You missed the rumored, if not yet announced, Panasonic LX8 and Samsung NX1. But, in 2-3 months, there'll be a ton more hybrids offering 4K.
.
In any case, I am trying to understand the needs for this camera. If you're staring from scratch, would you pay $3,300 for it? IMO, most people would go for GH4 if they are video minded, both for the budgetary and technical reasons. What if you already own Nikon lenses? Then it probably means you also own a Nikon body as well. Would you then upgrade your current D600/610 or 800/800E to 810? Most people would not. And the rate of technological advance means that the features found on this camera just don't provide a great value for the price.
.
That said, it seems to be off to a pretty good start on B&H.

June 27, 2014 at 1:45PM, Edited September 4, 11:56AM

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DLD

There is my point again. Two new 4K cameras both made by major TV manufacturers!!! They are the only ones pushing 4K and thats why its the 3D push all over again.

I believe 4K will fail because production and broadcasters and even viewers never asked for it.

But I also believe we as production will all be better off because then the smoke clears in a few years we will all be left with cameras (already really) that can do really great HD. Proper HD, not DSLR resolution HD when down scaled from 4K.

Everyone wins. Unless you bought a 4K TV ;)

June 27, 2014 at 8:56PM, Edited September 4, 11:56AM

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Actually broadcast is quite keen on 8K. Just sayin'.
Even ESPN (who only just stopped broadcasting in 720P!) have geared their new studio for up to 8K. They know its coming. As do I : 4K will be a bump in the road to 6K+ cinema acquisition, and 8K broadcast pipe by the 2020 Olympics. Who knows: if the US ends up getting the 2022 WC after Qatar are bumped then you may have full 8K takeup across the board.

Testing is already underway.

As a former D800 owner, two things: I miss that camera a lot - the DR was lovely and the stills fantastic, and (b) a LOT of serious video journalism is shot with them.

/the Arri 4K/6K cam is being held up by the sales of the current 2K models. Think about that for a second.

June 27, 2014 at 9:46PM, Edited September 4, 11:56AM

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marklondon

I agree about the D800 but I don't see any interest in 4K outside these forums and even then its usually people wanting better HD through a 4K cam or the younger newer shooters wanting 4K.

Even now in terms of broadcast switching and distribution gear there is almost nothing out there for 4K. Take a look at the Grass Valley site for example and there is nothing. I'm talking about the heavy end, I know Blackmagic have some switchers etc but they are small scale.

For broadcast even if ESPN are making such claims, for 4K to work all the networks need to be on board and all the stations. And in a declining market for networks they wont want to spend those kind of dollars re-kitting everything when its already heading for direct downloads. Netflicks, iTunes etc will have an easy time of it.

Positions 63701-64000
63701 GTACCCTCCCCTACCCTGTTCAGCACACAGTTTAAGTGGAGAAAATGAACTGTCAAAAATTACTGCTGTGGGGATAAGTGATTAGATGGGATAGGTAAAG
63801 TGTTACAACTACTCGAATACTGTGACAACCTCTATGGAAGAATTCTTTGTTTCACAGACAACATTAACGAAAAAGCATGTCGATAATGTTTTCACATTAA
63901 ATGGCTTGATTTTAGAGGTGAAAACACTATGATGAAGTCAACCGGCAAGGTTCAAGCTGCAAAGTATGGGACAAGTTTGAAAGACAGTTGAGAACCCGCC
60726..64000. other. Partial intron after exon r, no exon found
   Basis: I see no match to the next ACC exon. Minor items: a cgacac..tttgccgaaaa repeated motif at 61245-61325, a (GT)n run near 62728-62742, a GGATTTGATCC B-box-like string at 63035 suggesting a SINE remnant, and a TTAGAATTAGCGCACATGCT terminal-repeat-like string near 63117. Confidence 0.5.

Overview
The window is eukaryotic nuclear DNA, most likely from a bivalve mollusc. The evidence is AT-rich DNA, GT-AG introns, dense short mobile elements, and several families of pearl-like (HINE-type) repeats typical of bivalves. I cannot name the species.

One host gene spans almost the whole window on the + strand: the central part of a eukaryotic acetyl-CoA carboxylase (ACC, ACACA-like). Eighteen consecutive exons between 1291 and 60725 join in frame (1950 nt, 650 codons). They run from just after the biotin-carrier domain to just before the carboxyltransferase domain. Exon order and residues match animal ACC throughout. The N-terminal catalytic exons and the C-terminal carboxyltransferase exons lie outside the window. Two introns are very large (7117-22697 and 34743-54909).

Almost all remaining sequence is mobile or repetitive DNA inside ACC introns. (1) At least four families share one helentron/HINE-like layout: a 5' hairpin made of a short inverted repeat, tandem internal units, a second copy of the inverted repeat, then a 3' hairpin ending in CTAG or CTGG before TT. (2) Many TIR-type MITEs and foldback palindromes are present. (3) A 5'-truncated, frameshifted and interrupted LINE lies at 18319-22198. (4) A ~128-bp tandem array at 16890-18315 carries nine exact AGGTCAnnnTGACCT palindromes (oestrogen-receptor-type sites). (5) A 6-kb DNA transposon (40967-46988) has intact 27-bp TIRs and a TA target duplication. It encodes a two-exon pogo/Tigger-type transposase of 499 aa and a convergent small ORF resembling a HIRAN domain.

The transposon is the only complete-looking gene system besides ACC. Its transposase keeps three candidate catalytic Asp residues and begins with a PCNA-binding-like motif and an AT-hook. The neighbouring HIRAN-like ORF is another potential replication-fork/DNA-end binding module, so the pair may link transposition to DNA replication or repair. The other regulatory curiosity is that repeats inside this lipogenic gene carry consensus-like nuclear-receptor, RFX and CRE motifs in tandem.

I just dont see how any network is even remotely contemplating 8K when there is only 1 8K camera being the F65 (unless I missed any new releases??)

June 27, 2014 at 11:48PM, Edited September 4, 11:56AM

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"/the Arri 4K/6K cam is being held up by the sales of the current 2K models"

A confirming link please.

And is it true Red is quietly working on 8K?

June 28, 2014 at 12:45AM, Edited September 4, 11:56AM

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Gene,,

There's one 8K camera in Japan by NHK. There's also an experimental 8K monitor out by Sharp.
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Insofar as 4K goes, these days one can buy a Seiki 39" 4K TV/monitor for $389 while AOC 4K (pro spec?) 28" monitor is on the pre-order at Tiger Direct for $499. Netflix, Amazon and YouTube are offering 4K programming. Sony is advertising the heck out of the 4K at the World Cup (just look at the electric signage). Panasonic Z1000 is offering 4K 100 Mbps recording for $899. Several smartphones will also record in 4K. The technology to acquire and distribute the 4K footage has been here for a while. The technology to view 4K is getting cheaper and cheaper. Samsung is aiming to release a 60 cm (23.6") 4K monitor for $400 and a 40" TV for $1000. There's still premium over the Full HD sets but is fairly affordable for the entire middle class now. 4K DVD's are probably half a year away.

June 28, 2014 at 1:08AM, Edited September 4, 11:56AM

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DLD

Funny that we're still arguing if 4K is catching on.

June 28, 2014 at 1:40AM, Edited September 4, 11:56AM

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Gene,,

The thing is its not catching on. Its being marketed like crazy and DLD I bet those smart phones you mentioned are from they same TV companies pushing the TVs??

Look at the core of the push and its the usual suspects.

As for the World Cup its just a vehicle for Sony to sell TVs. Its not even like they are broadcasting anywhere in 4K the matches. But to people sitting at home they don't know the difference. Some might even have gone out and bought a Sony 4K TV ready to watch that glorious.... HD broadcast!!

I wonder what will be next after this round of marketing. Smell-O-Vision!! Some monkey will develop a box for the TV that give a little squirt of some smell. Maybe it will start off with 8 or 10 smells each in a little container like one of those wall mounted deoderisers with the most common smells initially like grass, smoke, pine forrest, hooker, beer, pizza :) I want to see that movie!!

June 28, 2014 at 2:09AM, Edited September 4, 11:56AM